When Pamela Villarruel of Argentina was just 14-years-old, she gave birth to her first child, a son. Not long after, the father abandoned her and the baby. But it wasn't long before Pamela was pregnant against and this time with triplet girls.
The triplets' father beat her repeatedly, so her family made him leave for her safety and the sake of the babies. But shortly after the triplets were born, Pamela found herself pregnant yet again.
The third pregnancy resulted in another set of triplet girls. Because Pamela was either pregnant or had just delivered babies, she was forced to live with her parents, which was in the town of Leones in the Cordoba Province of Northern Argentina. She and the babies live in a small living room that has been converted into a bedroom.
Pamela's mom, Magdalena, helps Pamela care for the seven babies on a deeply limited family income. Magdalena works long hours as a house cleaner to help support the large family.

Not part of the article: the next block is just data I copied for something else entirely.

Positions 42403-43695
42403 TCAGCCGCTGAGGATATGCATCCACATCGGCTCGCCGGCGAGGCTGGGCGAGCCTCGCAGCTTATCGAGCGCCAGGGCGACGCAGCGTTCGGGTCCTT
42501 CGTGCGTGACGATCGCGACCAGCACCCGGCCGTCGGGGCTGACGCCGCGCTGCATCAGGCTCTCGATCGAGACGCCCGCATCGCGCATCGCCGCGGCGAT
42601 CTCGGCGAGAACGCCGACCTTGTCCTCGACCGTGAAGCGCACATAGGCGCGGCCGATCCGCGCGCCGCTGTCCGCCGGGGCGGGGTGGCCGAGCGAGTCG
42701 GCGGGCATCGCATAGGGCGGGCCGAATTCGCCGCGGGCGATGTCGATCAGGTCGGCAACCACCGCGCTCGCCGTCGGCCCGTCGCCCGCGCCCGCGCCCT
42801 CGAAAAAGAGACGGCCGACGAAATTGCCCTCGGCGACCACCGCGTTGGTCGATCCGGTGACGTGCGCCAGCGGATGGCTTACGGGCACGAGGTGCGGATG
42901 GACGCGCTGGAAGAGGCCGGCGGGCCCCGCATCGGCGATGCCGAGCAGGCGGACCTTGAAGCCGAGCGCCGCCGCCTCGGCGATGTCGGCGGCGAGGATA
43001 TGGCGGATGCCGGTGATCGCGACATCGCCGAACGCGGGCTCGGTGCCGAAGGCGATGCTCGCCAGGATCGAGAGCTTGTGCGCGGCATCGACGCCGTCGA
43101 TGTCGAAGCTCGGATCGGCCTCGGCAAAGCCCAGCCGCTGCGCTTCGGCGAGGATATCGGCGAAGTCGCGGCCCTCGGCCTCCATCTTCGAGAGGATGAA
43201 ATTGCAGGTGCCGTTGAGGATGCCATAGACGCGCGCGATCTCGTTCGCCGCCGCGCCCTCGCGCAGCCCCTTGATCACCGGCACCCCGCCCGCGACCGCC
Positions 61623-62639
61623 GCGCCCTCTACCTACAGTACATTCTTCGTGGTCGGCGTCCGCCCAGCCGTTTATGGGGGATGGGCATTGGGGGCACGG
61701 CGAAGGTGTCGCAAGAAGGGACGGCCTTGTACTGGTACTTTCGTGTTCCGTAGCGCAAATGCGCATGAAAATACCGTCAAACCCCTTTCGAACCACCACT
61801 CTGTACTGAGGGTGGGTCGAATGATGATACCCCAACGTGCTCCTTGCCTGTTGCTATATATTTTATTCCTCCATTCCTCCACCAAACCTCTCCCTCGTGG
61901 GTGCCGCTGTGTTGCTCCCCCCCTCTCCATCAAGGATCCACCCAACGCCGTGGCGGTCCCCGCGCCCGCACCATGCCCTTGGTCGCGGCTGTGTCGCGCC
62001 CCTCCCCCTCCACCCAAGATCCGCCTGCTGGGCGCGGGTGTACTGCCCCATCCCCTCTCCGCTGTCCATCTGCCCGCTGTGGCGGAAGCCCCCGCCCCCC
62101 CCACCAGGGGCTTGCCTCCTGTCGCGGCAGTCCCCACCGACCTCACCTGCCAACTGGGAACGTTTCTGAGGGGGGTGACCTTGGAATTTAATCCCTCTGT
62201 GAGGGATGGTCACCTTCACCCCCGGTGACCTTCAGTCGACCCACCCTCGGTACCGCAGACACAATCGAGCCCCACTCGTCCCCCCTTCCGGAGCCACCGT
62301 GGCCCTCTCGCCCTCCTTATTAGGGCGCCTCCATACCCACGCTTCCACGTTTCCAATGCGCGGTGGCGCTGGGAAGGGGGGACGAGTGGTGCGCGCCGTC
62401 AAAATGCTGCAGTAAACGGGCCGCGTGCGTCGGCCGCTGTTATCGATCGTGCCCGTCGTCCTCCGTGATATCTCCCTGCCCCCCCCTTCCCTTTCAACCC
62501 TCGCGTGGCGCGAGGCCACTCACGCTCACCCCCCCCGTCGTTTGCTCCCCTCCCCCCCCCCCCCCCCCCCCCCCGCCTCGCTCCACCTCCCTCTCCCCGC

Magdalena knew her daughter's health couldn't handle more pregnancies and that at age 16, she didn't want her daughter to raise more than seven babies. Pamela agreed with her mother that she should undergo a permanent birth control procedure.
But there was no way that they could afford it.
So Magdalena asked the government for help.
But the government refused to pay for the surgical procedure, noting that it could not be conducted on a minor, even one who has already given birth. In the United States, most teens would have been given access to free birth control to prevent this from happening in the first place, but seeing as Pamela doesn't take any form of contraceptive, should the government make an exception for the surgery and foot the bill?